A site of endless curiosity

Review: 35mm Film to Digital Conversion

with 3 comments

Suppose your parents or grandparent lay on you dozens of boxes of what is shown above.  What are those?  Those are “slides”.  Slides, and the negatives from which they were produced, are a remnant of a past age of photography before the technology disruption to the industry ushered in by digital cameras.

Those slides and negatives hiding in your parents and grandparents closet may have some valuable memories.  But, how to do view those images today, in the age of digital photography?

You can unlock those memories of the past and bring them into the digital universe for less than $100.  A while ago I picked up a very low-end device that can scan these 35mm slides and convert them to digital form.

There are many units on the market that can do this.  This posting is a review of only one.  But the real purpose of this post is to encourage you to go find those slides and negatives from your parents, grandparents, friends, and family and take a look at some history.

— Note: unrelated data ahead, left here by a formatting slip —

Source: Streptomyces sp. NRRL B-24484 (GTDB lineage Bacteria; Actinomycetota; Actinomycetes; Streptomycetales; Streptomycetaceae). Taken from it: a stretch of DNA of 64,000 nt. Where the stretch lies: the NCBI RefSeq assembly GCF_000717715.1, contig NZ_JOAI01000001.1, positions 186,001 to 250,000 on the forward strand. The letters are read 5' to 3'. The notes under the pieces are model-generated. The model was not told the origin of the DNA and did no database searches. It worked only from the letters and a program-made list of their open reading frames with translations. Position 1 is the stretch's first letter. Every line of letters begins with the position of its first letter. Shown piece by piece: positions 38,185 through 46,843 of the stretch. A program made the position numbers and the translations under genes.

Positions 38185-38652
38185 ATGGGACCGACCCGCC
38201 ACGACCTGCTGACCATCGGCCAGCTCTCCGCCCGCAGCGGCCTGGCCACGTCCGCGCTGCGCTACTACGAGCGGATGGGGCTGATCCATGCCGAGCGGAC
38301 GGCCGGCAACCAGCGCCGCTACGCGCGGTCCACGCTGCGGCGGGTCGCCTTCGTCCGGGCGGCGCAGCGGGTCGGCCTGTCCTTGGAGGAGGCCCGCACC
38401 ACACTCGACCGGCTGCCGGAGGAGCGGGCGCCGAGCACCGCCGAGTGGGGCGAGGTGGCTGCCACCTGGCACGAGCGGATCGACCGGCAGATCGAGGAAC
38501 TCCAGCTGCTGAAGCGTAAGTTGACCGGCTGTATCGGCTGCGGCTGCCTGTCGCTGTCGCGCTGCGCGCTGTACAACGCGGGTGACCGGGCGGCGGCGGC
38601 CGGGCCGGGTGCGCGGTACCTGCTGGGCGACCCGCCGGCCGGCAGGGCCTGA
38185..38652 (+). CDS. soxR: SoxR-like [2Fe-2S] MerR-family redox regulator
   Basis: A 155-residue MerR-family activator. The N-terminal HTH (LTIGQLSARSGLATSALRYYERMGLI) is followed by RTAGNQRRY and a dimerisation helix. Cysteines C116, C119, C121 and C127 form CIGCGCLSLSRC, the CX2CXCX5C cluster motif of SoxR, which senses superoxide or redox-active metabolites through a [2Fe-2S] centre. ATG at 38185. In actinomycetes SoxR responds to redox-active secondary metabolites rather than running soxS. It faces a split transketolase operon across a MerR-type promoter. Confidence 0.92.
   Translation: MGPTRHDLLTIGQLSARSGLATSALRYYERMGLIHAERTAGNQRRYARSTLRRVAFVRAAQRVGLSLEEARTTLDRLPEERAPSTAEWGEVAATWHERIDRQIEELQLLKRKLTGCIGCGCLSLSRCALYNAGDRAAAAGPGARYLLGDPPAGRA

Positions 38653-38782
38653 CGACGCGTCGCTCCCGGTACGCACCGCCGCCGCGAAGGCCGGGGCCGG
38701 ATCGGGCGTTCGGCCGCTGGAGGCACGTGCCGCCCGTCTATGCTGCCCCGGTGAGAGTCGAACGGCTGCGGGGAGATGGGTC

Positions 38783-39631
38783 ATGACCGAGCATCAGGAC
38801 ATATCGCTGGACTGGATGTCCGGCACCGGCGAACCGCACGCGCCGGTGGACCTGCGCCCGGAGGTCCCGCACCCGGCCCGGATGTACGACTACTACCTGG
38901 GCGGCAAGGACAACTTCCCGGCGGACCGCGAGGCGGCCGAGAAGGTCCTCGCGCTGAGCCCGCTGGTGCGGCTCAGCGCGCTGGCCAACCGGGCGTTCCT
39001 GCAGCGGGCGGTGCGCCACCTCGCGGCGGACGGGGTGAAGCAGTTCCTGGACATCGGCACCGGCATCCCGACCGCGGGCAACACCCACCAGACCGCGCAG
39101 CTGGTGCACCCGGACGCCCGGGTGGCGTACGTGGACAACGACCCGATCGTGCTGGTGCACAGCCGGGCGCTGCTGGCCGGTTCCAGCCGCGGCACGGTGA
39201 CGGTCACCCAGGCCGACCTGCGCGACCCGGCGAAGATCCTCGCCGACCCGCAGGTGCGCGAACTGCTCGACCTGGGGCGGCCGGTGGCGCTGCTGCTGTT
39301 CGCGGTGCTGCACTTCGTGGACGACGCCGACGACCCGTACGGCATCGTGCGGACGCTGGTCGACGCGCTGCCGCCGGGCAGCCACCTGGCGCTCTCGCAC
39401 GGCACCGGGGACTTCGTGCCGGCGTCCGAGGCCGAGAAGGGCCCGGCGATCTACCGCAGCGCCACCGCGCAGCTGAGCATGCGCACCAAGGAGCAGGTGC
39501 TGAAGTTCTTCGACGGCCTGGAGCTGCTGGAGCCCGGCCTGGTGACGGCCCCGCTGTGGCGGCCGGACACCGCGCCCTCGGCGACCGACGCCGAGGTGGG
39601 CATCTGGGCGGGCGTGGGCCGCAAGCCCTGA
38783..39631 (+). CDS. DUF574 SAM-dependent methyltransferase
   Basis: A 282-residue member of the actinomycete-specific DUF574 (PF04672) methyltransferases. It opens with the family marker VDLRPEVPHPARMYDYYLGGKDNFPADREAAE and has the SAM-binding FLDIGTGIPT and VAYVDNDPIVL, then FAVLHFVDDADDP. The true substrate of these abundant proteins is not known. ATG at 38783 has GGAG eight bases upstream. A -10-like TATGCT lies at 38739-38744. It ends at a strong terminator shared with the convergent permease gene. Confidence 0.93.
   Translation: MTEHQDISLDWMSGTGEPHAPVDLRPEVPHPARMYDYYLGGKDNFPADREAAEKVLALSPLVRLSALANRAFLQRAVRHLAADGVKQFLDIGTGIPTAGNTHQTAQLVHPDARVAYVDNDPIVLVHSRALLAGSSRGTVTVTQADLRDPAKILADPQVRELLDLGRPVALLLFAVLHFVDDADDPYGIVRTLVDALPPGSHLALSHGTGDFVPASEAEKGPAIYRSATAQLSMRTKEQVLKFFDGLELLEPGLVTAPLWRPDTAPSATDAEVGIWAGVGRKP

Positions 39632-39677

Review of the Wolverine F2D 35mm Film to Digital Converter

This is a very low-end device at low-cost.  But, if you want to get your feet wet and take a look at all those 35mm slides and negatives then this might be a good choice for you based on my experience.

The Wolverine is very easy to use.  You don’t need any software to scan the images.  The unit is self-contained including digital storage and a wall wart power supply.  No computer is needed – but of course you will want to use one along with your favorite image editing software after you digitally convert your 35mm slides and negatives.


The Wolverine comes with two trays – one for slides and one for negatives.  Simply open the tray and load it.  Turn the unit on and scan one slide or negative at a time.  The scans are at 5 Megapixel and it’s fast.  It only takes about 2 seconds to scan each image.  You will find that you spend more time loading and unloading the trays then you will spend on scanning the images.

Trivial editing